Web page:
Pixel art does come with its issues, especially when it comes to text creation. Arlo is a game of many posters, a lot of hidden messages, and a whole bunch of writing. Pixel art has its pros and cons when it comes to that. On the positive side of things, Pixel art made it easy to pick a font, because it doesn’t allow a lot of room for typographical flair. On the other hand, my drawing software goes mental when you try to write out something in a tiny font size, which regrettably made it quite the chore to complete.
The process consisted of writing out a statement such as “eat the rich,” in a giant font, and then make it smaller with the resize tool, utilize a special setting that deactivated the anti-aliasing (a setting I would have to re-click every time I wrote something) and then drawing the poster behind the words I’d written. Occasionally I would also have to go in and move certain letters so that they lined up better. If there was a better way of doing this, I wish I had found it before writing out 20 or so posters using this method.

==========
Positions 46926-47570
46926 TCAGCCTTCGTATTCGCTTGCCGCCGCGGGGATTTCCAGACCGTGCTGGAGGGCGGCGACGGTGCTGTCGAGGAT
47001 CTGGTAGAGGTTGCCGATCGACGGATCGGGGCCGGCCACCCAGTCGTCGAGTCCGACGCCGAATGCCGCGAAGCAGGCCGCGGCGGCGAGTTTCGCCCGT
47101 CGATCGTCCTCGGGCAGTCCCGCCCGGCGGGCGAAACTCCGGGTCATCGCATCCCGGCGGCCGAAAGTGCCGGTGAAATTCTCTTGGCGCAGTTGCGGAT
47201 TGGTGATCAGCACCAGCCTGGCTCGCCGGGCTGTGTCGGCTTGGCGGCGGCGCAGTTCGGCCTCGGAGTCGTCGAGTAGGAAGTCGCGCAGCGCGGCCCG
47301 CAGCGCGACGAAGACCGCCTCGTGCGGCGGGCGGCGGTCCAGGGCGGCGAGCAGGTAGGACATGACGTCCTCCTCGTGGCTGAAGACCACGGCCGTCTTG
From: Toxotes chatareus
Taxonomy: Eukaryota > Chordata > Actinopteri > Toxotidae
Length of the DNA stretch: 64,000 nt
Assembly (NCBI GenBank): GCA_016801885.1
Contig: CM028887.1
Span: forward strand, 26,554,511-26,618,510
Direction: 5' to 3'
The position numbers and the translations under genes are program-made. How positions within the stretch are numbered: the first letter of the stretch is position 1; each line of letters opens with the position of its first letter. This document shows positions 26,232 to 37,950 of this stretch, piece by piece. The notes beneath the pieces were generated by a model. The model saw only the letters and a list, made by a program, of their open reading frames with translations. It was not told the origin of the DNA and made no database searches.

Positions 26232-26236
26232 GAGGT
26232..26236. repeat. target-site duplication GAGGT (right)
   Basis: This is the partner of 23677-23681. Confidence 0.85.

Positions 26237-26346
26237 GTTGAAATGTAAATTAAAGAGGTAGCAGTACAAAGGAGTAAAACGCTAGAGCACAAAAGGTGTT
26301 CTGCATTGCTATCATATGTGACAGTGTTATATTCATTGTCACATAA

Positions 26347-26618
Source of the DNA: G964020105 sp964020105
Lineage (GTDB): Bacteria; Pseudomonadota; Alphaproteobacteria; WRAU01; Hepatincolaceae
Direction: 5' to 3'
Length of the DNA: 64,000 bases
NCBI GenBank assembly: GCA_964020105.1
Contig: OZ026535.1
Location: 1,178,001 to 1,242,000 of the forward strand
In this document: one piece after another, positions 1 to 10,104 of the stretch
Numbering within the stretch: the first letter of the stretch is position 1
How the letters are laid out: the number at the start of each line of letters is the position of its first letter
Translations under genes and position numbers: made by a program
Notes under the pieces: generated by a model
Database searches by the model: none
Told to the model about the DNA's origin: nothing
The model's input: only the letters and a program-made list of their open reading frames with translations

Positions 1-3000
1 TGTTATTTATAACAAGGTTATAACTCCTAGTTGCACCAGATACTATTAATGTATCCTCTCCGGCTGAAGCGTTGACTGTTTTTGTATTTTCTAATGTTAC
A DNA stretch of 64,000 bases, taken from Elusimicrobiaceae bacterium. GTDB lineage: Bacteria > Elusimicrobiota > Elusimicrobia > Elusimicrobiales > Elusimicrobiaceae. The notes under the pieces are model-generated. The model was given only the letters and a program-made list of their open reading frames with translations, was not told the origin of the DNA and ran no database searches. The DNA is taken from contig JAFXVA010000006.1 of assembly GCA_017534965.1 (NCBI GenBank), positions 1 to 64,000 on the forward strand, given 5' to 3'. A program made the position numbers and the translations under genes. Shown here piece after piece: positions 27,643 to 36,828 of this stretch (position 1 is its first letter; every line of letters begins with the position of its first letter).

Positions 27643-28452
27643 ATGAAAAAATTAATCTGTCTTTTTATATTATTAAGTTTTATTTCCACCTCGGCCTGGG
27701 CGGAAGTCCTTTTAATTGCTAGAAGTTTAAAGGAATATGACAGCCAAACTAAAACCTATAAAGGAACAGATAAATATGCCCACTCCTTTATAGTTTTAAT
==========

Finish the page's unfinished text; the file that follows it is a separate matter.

I’m also going to go over Marketing in this post a bit because it’s been one of the hardest things to account for. Arlo has been very difficult to market through Twitter, sure there are a lot of people on the platform with strong political opinions, but very few of those people are interested in exploring someone else’s ideas, especially when someone else’s ideas involve a satirical viewpoint on arson as a logical combatant against late-stage capitalism.
There’s also the fact that despite being a game with a spicy political viewpoint, a lot of people will see it as just another 2d Pixel-art side scroller, which I can really blame them for to be honest, that’s what it is. So Arlo doesn’t really have the draw that I’d like, especially on a platform like Twitter, where a lot of indie games with actual quality are still being ignored. Still despite not being a very relatable game, I’m happy to have surpassed 50 followers.